(For more information on the RAPIDO model, please see the program report put together by our partners or this brief video.)

At the committee hearing, Sen. Lucio said that his bill was borne out frustration from “the slow response to bring our citizens back home and the inefficiency of government” after Hurricanes Rita, Ike, Dolly and other recent disasters. In each instance, complicated state and federal processes kept communities from recovering for years after the disaster struck – delays that continue today in some cases. The recovery process seemed to start from scratch each time, rather than build on past experiences.

Sen. Lucio said that one of the most important lessons learned from RAPIDO is, “Don’t wait until you have a fire to designate a firefighter.”

Dr. Shannon Van Zandt of the HRRC at Texas A&M (and the Texas Housers board) spoke before the committee about her role as a partner in the RAPIDO process, analyzing the main obstacles to a speedy recovery. She said that SB 1673 was designed to overcome the four main problems with past recovery efforts:  The difficulty of making good decisions quickly in a crisis, the lack of local capacity, the challenges of navigating the labyrinth of bureaucracy around funding and assistance and the narrow window of opportunity where the most aid is available. “What we determined is the key to addressing these priorities is pre-recovery planning,” she said.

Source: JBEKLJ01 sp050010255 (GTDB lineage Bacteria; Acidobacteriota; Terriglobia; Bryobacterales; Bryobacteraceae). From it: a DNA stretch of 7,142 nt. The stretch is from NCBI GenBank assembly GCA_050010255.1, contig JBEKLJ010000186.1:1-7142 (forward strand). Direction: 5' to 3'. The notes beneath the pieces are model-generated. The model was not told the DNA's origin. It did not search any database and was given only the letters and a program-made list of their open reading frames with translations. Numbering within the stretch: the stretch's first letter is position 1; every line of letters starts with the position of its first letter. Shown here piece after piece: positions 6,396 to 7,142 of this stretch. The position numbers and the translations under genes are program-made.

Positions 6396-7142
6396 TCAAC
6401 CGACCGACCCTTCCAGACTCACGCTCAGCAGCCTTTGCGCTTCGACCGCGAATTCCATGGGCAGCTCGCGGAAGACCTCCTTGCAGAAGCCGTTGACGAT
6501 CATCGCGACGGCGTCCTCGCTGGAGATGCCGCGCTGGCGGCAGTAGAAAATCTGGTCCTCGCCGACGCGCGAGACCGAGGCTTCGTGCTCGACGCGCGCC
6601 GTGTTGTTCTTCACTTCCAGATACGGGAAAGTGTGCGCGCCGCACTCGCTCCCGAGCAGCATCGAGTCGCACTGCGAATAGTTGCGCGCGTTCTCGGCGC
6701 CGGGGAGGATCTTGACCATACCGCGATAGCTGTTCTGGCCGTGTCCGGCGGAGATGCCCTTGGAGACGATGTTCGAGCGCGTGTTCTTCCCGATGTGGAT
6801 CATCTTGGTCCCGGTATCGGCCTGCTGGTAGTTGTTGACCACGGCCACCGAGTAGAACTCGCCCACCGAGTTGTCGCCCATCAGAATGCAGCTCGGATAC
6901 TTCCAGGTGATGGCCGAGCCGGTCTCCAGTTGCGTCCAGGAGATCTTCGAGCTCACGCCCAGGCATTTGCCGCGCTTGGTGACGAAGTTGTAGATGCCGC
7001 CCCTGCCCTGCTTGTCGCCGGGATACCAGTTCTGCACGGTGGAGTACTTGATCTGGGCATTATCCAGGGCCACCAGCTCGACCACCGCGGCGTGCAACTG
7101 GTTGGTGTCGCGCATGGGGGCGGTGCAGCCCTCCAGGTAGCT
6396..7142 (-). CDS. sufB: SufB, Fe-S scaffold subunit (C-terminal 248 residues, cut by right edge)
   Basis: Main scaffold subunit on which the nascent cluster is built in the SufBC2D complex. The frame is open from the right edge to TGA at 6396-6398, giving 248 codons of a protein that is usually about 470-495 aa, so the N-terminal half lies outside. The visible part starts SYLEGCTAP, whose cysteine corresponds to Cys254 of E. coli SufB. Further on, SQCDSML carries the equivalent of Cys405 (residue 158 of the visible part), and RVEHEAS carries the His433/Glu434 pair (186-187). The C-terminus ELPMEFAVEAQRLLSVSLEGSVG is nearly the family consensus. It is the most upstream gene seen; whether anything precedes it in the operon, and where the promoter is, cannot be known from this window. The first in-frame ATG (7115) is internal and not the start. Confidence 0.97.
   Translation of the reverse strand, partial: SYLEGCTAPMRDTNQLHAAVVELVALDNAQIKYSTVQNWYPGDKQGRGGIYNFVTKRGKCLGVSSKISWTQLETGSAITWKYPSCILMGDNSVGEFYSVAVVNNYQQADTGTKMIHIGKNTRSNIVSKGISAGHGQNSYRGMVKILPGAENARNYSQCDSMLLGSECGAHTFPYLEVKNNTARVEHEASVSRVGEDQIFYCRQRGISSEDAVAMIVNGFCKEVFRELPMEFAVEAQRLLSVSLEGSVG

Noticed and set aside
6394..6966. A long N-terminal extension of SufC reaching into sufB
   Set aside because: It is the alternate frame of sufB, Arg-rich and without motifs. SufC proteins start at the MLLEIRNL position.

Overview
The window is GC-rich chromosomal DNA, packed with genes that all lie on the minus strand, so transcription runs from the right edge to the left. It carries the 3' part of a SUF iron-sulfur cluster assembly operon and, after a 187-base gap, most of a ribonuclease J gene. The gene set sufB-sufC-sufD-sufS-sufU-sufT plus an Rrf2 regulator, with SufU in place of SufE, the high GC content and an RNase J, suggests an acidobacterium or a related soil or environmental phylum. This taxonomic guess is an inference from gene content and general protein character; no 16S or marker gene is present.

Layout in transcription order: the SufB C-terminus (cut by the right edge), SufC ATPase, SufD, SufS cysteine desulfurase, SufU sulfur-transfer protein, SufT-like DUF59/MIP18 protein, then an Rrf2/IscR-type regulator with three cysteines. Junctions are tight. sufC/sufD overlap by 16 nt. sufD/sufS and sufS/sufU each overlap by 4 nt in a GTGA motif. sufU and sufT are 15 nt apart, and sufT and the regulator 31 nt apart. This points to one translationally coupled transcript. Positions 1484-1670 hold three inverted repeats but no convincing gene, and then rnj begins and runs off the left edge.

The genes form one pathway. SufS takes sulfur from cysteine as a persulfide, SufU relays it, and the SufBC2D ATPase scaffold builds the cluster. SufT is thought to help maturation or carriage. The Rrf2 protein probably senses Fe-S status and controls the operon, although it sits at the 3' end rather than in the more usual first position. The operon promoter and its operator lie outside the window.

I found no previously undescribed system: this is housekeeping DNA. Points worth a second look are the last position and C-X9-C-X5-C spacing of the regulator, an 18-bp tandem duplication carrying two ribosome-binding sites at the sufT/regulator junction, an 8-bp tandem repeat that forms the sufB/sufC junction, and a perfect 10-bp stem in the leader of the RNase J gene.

Van Zandt added to local jurisdictions choosing to enter the precovery process would also be able to identify the areas most vulnerable to disasters, which are often low income communities, as affordable housing is often located in low-lying areas and low income families are less likely to have good insurance or savings to recover without public aid. Pre-planning includes mitigation efforts for these areas, such as improving building codes for structures in harm’s way, and determines the top local recovery priorities.

“They would understand what their vulnerabilities were so they could react immediately” after disasters, Van Zandt said. Working with her team at A&M would give local officials access to the accurate data and analysis necessary to develop effective precovery strategies.